For those of you not in snow country..
Some of you got dumped on..
It pays to get the snow off the 1st 2 feet of the roof. I have a snow
rake and get about 4 feet off. But assuming most of you southerners
don't have it.
Take a broom and try to get the 2 feet at the bottom of your roofs
cleared. It may save you lots of money in rotted wood, or your shop if
you have a basement shop.
Years ago the ice damn caused a lot of water to run inside the house and
it travelled the joists and soaked a lot of wood and also rusted a lot
Just an FYI..
It's the melting and freezing that's the problem.
When night comes and it refreezes it creates damns then the water runs
under the shingles when it melts again, since it can't go past the ice.,
and that's when you have problems.
Here in NJ, the roofs generally are pitched for moderate snow. Heavier
snows will cause problems.
My parent's house was the exact opposite. It was a farmhouse built
circa 1825 and had an extremely low pitch. To prevent the snow and ice
buildup we ran heating wires zigzagging about two feet up all along
the back of the house.
On Wed, 29 Jan 2014 23:38:57 -0500, firstname.lastname@example.org wrote:
Keep the roof at a constant temperature and you won't get ice dams.
The problem arises then ice melts in the center of the roof and
refreezes at the soffits, where it's cooler. The idea is to ventilate
the roof so that it stays the same temperature across the span, as
over the soffits.
On Wed, 29 Jan 2014 12:54:45 -0700, Just Wondering
And millions that are not as water tight, so to err on the side of
caution is not a bad idea. I have found it really difficult to
determine whether it is "constructed right" by looking from the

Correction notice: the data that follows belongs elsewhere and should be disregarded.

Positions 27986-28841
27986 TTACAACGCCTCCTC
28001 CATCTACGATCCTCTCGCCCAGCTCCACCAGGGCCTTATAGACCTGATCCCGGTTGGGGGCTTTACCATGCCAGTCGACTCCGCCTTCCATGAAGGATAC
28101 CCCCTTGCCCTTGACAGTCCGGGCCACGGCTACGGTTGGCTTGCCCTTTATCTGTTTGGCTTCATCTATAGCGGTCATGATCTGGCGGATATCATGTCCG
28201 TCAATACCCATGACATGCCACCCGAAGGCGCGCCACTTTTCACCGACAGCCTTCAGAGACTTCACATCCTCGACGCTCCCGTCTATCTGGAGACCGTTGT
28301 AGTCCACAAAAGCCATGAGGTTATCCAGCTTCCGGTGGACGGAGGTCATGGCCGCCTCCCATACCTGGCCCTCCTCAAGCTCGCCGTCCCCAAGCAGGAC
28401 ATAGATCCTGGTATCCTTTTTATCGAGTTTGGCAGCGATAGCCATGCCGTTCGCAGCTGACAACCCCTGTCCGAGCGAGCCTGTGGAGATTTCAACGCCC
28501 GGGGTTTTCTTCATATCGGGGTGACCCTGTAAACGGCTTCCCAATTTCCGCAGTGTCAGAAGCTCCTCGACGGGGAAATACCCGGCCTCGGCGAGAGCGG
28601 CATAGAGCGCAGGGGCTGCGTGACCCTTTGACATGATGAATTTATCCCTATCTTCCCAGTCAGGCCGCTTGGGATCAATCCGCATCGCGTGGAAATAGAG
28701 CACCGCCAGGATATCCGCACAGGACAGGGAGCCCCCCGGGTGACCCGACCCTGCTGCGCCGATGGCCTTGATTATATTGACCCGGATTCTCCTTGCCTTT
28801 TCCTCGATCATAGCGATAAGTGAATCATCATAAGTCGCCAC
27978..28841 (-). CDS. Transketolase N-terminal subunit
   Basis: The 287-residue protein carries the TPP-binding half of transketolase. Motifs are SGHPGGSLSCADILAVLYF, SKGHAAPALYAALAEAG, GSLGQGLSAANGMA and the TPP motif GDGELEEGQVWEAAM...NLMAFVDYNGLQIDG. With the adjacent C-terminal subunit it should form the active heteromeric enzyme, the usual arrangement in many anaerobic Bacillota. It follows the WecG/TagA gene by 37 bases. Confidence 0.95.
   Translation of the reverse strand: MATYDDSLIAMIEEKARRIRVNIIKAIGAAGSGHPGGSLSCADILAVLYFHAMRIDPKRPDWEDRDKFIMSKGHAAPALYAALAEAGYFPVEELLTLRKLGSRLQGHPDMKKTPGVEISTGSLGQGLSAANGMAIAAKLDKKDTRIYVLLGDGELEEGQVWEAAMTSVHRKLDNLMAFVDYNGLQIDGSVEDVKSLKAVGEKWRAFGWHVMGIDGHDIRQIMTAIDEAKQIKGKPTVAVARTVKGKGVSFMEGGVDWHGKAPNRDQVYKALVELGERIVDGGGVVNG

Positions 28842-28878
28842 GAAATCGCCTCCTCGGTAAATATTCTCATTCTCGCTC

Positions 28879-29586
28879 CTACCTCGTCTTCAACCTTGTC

Properly installed, "water and ice shield", you should be able to see it
under the drip edge, where it has been rolled over the fascia ... you
just have to get close enough to see if it's there.
It it is over the drip edge, the installation is suspect.
Amazingly enough, we do spec "water and ice shield" in our roofing
contracts down here in Texas ... at least those interested in doing
things right do.
But if you now have a nice accumulation of snow and do not "know" go
out and do the broom thing, get a bit of exercise too.
If it was my house getting a new roof, I would go for over kill and do
the whole roof with "water and ice shield". But the over the eaves and
valleys is best building practice for a roof.
My roof does not have any of the shielding, it has had over a foot of
snow maybe three times in the 6 years we have been here. It does not
leak, it is 3/12 pitch.
My guy in Bufallo had his office in his house.
At least twice a year his wife would call in and tell us Jim was
off the roof after a storm not only to keep ice dams from forming but
to reduce the snow load on the roof.
Every time we got that call could just visualize Jim loosing his
and sliding off the roof.
Never happened, but still didn't keep me from sweating the operation
until Jim got back in the house and off the roof.
Housing codes vary all over the country.
You can use an asphalt shingle roof in the North East & Midwest, but